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Did you see Natalie Portman in that one advertisement for Lux shampoo? The one where she wielded a sword and her hair flew in the wind so fast it could slice an opponent as well? Or the one with Brad Pitt in a mobile phone commercial? Yeah, I bet not.

The biggest A-list movie stars, particularly the Americans, often appear in foreign advertisements — and they'll go to all lengths to ensure their domestic fans aren't clued in. However, with YouTube, that's all but impossible now. The availability of high-speed, high-quality streaming video anywhere could potentially be a reason behind why many Hollywood stars aren't afraid of endorsing products here in the States. L'Oreal has even become a launching pad for rising faces (Jennifer Lopez, Jessica Alba and Eva Longoria had all been spokesmodels for the hair care line before reaching the pinnacle of fame). The same can be said of younger stars and Neutrogena, whose previous faces included Mandy Moore and Hayden Panettiere. (Is current Neutrogena spokesmodel Vanessa Hudgens the next it-girl?)

Celebrities are retaining long-term endorsement deals, considering that anything will help when it comes to boosting star power. Sarah Jessica Parker has long been the spokesmodel for Garnier's Nutrisse hair-dye line. But it's not just beauty products that stars are endorsing. Grey's Anatomy stars Patrick Dempsey and Kate Walsh can be seen and heard in Mazda and Cadillac ads, respectively. Gap ads feature a rolling roster of celebrities, often the most popular at the moment. The Holiday 2007 campaign featured John Krasinski, James Marsden and Amy Adams, just to name a few.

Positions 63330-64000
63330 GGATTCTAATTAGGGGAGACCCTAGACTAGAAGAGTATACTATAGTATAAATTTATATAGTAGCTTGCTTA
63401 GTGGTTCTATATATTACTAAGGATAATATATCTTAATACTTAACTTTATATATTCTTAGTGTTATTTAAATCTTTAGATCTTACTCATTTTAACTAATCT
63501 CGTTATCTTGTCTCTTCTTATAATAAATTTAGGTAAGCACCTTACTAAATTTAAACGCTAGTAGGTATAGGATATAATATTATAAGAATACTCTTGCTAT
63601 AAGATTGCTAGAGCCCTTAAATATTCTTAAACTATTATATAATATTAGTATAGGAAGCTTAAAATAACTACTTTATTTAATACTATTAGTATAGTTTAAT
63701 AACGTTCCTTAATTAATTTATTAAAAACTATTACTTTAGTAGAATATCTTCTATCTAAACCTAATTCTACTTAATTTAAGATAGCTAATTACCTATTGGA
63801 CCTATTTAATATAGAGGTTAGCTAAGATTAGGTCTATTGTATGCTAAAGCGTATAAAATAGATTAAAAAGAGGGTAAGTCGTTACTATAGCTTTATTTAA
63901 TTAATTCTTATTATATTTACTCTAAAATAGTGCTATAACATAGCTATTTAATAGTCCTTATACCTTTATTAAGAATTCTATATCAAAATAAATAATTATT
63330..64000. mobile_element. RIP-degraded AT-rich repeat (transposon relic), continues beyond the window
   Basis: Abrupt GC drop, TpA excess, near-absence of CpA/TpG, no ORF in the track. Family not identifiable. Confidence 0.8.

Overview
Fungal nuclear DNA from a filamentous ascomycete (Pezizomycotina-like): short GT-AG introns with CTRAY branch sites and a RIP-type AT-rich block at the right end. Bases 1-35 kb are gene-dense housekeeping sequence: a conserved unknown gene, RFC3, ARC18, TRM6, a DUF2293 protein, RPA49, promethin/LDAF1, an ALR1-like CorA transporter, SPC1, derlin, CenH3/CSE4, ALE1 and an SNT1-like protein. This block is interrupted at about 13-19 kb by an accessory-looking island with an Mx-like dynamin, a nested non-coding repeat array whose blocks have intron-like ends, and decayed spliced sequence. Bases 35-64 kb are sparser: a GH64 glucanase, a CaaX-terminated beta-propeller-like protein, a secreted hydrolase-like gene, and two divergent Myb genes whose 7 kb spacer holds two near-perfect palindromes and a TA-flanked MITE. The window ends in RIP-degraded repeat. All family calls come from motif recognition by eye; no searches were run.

But the popularity of domestic endorsements isn't holding stars back from appearing in ads abroad. On Wednesday, Kristin Davis made her first voyage to Jerusalem, Israel as the fresh face of the skincare line, Ahava. The Sex and the City star (whom quite a few bloggers suspect that life is imitating art in the case of her Jewish-convert character, Charlotte) toured the Holy Land and posed for a photo-shoot as part of her new endorsement deal.

Nowadays, it might not be a question of whether or not a celebrity wants an endorsement in the United States, but whether they can get one at all.